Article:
Can Web3 keep the promise of the Internet?

But what does the history of Unix and the early days of the Internet have to do with Web3 or the crypto and blockchain scene?

On the one hand, their beginnings are similar to the developments presented. After the publication of the Bitcoin white paper in 2008, a small tight-knit community also gathered around the pseudonym Satoshi Nakamoto – the inventor (or inventors) of Bitcoin worked on the main cryptocurrency and related ideas. Until bitcoin became known to the general public in late 2010, early 2011 by the whistleblower platform Wikileaks, which now called for bitcoin donations, it was in a manageable scene.

But the connection between Wikileaks and Bitcoin wasn’t just born out of the necessity that at the time there were hardly any service providers who were willing or able to process payments for Wikileaks. Julian Assange, founder and spokesperson of Wikileaks, had written a book on the culture of cypherpunks at this precise time, expressing unequivocally his commitment to this culture. Developers around Satoshi Nakamoto also took this strong cue, as they all felt attached to cypherpunk culture.

Probably the most important blockchain ecosystem based on the idea of ​​Bitcoin was and is also being developed by an idealistic community: Ethereum, which its inventor Vitalik Buterin has described as a “next-generation smart contract and data platform.” ‘decentralized application’ in the introduction of becomes the associated white paper.

The other parallel with the pioneers of Unix and the Internet are the ideals of the first crypto and Web3 community: decentralization of power, maximum transparency, open source, networked society. Bitcoin is a response to the global financial crisis of 2007 and 2008. Intermediaries, especially banks, must be replaced by cryptographic processes. Open source code takes their position. Ethereum, in turn, not only challenges states and corporations with the possibility of creating decentralized autonomous organizations, DAOs for short, but also platform operators such as GAFAM groups through Smart Contracts and dApps, decentralized applications.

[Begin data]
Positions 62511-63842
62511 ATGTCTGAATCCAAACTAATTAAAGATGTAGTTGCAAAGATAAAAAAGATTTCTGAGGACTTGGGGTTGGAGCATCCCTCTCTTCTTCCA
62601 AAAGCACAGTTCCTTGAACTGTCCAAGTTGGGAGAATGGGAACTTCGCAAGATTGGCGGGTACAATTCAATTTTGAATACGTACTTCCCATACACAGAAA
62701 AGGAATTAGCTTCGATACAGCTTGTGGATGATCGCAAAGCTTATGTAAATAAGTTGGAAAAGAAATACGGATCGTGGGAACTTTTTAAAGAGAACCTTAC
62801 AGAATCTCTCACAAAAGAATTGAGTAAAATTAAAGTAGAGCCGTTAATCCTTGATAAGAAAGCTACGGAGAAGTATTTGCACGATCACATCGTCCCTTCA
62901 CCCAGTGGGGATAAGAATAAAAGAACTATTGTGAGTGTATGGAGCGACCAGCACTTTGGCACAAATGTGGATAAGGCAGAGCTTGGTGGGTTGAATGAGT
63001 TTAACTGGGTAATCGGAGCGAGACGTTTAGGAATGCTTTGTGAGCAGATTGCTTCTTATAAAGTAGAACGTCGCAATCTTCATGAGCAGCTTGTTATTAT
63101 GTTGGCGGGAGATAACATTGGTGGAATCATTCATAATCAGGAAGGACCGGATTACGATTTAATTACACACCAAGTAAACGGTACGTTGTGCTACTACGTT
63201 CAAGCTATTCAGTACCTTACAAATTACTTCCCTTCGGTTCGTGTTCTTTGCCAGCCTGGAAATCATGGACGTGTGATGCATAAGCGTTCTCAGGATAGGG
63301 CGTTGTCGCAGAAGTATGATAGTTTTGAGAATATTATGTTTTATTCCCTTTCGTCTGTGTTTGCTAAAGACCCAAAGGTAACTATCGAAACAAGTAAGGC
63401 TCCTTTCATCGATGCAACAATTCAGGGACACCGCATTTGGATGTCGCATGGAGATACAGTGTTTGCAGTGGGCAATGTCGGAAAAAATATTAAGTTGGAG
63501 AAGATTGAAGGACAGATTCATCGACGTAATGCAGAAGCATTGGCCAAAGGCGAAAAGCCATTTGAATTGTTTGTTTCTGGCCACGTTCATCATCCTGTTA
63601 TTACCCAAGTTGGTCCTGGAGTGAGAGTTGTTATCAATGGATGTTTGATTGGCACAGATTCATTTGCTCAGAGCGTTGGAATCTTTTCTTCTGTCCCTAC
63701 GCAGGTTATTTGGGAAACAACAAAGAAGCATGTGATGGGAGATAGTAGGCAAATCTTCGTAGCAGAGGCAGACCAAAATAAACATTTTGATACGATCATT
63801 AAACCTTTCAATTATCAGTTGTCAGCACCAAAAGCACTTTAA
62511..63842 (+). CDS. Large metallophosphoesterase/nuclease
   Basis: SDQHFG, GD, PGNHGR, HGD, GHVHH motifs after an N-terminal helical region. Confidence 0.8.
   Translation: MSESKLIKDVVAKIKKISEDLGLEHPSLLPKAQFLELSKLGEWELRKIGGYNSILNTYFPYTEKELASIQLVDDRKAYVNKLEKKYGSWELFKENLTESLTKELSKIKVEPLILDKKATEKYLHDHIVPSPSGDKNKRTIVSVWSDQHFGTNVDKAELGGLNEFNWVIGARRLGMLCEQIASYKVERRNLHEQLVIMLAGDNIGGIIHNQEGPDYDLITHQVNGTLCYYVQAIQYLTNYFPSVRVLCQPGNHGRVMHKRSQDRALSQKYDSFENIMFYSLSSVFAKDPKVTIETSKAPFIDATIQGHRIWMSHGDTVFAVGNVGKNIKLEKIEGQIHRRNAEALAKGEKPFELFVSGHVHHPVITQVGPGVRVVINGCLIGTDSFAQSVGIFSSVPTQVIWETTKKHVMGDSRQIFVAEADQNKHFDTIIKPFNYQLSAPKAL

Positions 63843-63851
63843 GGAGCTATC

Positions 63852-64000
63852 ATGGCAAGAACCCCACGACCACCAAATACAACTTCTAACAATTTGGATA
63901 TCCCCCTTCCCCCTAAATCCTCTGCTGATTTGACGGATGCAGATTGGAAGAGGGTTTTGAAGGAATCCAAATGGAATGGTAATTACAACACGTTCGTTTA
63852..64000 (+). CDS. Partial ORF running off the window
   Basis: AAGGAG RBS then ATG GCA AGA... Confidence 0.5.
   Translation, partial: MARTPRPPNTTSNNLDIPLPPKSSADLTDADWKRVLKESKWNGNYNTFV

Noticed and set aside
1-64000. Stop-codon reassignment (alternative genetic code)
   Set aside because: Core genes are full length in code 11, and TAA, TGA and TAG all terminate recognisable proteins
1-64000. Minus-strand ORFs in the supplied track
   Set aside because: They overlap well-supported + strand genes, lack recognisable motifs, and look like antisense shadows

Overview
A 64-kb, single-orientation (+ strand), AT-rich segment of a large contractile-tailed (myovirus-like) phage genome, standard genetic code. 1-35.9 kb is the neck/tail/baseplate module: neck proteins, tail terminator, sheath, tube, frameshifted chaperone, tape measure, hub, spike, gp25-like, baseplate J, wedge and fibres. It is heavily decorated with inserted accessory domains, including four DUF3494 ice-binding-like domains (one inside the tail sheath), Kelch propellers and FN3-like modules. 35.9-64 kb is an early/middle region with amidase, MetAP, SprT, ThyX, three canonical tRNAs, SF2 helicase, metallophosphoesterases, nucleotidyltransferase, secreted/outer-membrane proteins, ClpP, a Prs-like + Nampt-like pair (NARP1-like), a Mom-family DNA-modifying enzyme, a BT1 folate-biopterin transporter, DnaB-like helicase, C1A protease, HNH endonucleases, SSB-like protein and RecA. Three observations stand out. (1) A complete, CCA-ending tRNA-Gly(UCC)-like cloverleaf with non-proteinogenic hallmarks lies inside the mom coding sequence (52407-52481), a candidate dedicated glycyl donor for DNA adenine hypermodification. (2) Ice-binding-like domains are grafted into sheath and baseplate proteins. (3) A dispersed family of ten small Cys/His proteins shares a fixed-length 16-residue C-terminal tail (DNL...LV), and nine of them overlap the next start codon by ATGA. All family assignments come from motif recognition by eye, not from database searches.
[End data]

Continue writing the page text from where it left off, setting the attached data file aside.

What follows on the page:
It therefore seems that the actors of Web3 today meet the expectations of the beginnings of the Internet, even want to trigger a social revolution. But even within the blockchain community, a line of conflict has long developed: that between idealism and big business.

Banks and companies like Web3

Web3’s current discourse is polyphonic, crashes of billions worth projects like FTX, Terra Luna or Celsius, initial hype about NFTs and cryptocurrency price swings, billions of venture capitalists recall the internet bubble.

While some quirky idealists in the inner circle of developers around Satoshi Nakamoto are developing Bitcoin more and more judge with a critical eye – even call it a disaster, Web3 is popular with players it actually wanted to make redundant. Banks are setting up their own decentralized financial directorates, US states are launching their own coins, Facebook has turned into meta and is opening up its platforms to NFTs.

Is it just forward flight? Or will Web3 also disappoint initial expectations of a free Internet? Is Web3 perhaps just an expression of dissatisfaction with perceived powerlessness? Could it be interchangeable because it’s more about what Web3 stands for? Is it hype or a (social) revolution? A more comprehensive and thoughtful view of Web3 that goes beyond technology, hype and quick profits would certainly be desirable from my point of view.